Here’s what you should do instead.

A sustainable business is built on healthy profit margins and good professional relationships.

Successful private labelers are able to cultivate both of those things. They know how to increase profit margins, maintain healthy professional relationships, and reduce their opportunity costs.

To have sustainable profit margins, you must be able to purchase inventory at as little cost as possible, which is determined by how you source your products. Additionally, you want to make efficient use of your time and make sure your inventory is filled with high-quality products consistently—because if you can’t make sales due to shoddy products or low inventory, you’re losing money.

Many private labelers get started by sourcing products from Alibaba or Ali Express. This helps sellers become familiar with Amazon and learn the basics of private labeling, but it’s not the best long-term method to win you big profit margins and a successful business.


In our 3 decades of private labeling, here’s one thing we’ve found to be true:

Successful private label businesses are built on great (not perfect) products at the right price. And you achieve that through great relationships with manufacturers.

While Alibaba allows some communication with manufacturers, it’s hard to build a successful relationship through a screen.

It’s also hard to trust the quality of products you can’t physically inspect—especially when they come from suppliers you have no relationship with. Many sellers lower this risk by ordering samples before purchasing the rest of their inventory. This is smart, and if you source from Alibaba or Ali Express, we recommend it.

However, in the time it takes for your sample to arrive, you’re not selling—you’re losing potential business. And worse, if the sample is not up to your standards, you’ll have to wait for another one. Then, once you do place an order for the rest of your inventory, how can you be certain it’s the quality of the correct sample, rather than the incorrect one?

The big risk here is ending up with an inventory of low-quality products, which sells slower than a high-quality product, if it sells at all. If you end up in this situation, you’re losing both time and the money you could make selling a better product.

So, what should you do instead?

Go straight to the source.

Have you ever gotten upset with someone over a text message or an email, only to meet them in-person and realize it was a miscommunication that made you angry?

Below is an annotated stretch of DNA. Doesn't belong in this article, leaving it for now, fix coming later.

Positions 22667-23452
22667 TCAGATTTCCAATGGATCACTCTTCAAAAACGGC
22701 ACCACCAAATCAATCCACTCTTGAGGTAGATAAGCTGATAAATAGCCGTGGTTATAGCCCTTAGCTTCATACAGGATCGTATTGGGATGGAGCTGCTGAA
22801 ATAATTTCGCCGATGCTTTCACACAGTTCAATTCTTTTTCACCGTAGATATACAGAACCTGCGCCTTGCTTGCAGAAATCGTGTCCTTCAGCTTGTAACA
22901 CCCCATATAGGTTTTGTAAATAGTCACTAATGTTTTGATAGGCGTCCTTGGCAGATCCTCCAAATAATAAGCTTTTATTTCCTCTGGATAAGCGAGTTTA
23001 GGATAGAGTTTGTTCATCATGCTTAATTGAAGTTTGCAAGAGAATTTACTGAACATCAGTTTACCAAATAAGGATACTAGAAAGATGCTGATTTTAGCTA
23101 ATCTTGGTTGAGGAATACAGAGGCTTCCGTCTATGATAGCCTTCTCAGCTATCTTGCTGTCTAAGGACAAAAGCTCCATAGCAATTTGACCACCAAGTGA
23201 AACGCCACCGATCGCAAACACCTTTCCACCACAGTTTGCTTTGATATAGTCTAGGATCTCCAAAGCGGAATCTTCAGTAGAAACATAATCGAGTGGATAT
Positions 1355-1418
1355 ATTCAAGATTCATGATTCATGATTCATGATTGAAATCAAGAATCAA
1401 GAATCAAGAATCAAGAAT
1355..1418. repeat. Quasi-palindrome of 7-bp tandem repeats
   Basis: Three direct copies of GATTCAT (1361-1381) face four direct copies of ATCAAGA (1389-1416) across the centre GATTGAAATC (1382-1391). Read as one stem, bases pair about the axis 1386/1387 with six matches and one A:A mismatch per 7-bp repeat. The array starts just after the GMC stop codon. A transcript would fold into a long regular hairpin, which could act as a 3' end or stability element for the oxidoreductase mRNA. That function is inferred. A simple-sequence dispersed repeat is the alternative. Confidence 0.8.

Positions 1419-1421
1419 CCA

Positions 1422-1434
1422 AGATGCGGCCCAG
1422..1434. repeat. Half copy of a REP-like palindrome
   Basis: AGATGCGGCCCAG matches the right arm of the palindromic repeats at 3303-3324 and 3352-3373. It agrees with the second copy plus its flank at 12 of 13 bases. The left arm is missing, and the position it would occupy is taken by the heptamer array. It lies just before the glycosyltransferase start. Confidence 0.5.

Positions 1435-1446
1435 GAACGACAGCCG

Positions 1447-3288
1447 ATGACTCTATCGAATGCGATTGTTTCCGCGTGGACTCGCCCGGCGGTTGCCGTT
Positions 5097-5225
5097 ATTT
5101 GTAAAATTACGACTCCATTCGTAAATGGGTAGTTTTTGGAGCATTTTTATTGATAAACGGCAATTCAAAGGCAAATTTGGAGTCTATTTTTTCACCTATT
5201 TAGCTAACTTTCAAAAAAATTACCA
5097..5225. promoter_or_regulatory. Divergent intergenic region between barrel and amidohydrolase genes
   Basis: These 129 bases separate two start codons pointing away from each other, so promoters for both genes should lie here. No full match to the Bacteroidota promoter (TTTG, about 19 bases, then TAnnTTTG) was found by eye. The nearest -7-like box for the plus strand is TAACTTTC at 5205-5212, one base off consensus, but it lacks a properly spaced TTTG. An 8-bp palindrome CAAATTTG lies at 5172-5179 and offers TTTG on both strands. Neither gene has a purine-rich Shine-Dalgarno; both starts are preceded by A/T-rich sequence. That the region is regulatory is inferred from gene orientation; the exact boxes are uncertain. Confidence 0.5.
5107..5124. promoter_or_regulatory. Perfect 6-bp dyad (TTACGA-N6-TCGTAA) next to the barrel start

You certainly can build helpful relationships with manufacturers through email and phone and video calls, but it’s not the quickest method.

If you want to sell the best product you can as quickly and efficiently as possible, it’s imperative you meet manufacturers in-person.

This lets you see and feel the products you’re selling, allowing you to make comments and give feedback in real-time, completely eliminating the weeks (or months) of back-and-forth with sample products.

And, even though technology has made private labeling much easier, there’s something to be said for face-to-face interaction with your business partners. We’ve been going to China since the 80s and have personally experienced the genuine connections that come with meeting manufacturers in real life, shaking their hands, and having a conversation.

That’s something you simply cannot do sourcing products online.

And we haven’t even mentioned the best part yet:

Once you have a relationship with suppliers, they’ll be much more likely to give you better prices on your orders.

Manufacturers understand their best bet for success is with people who buy product consistently. While they might make a quick buck on new sellers, by showing them you’re experienced and that you’re serious about this, you’ll show them that you plan to stick around for the long-term, which means less stress and more money for them.

Why wouldn’t they give you a discount!?

Your success as a private labeler depends on your ability to take advantage of your resources to the best of your ability. This means building great relationships with suppliers, so you can increase product quality and profit margins while decreasing the opportunity cost of selling a shoddy product.

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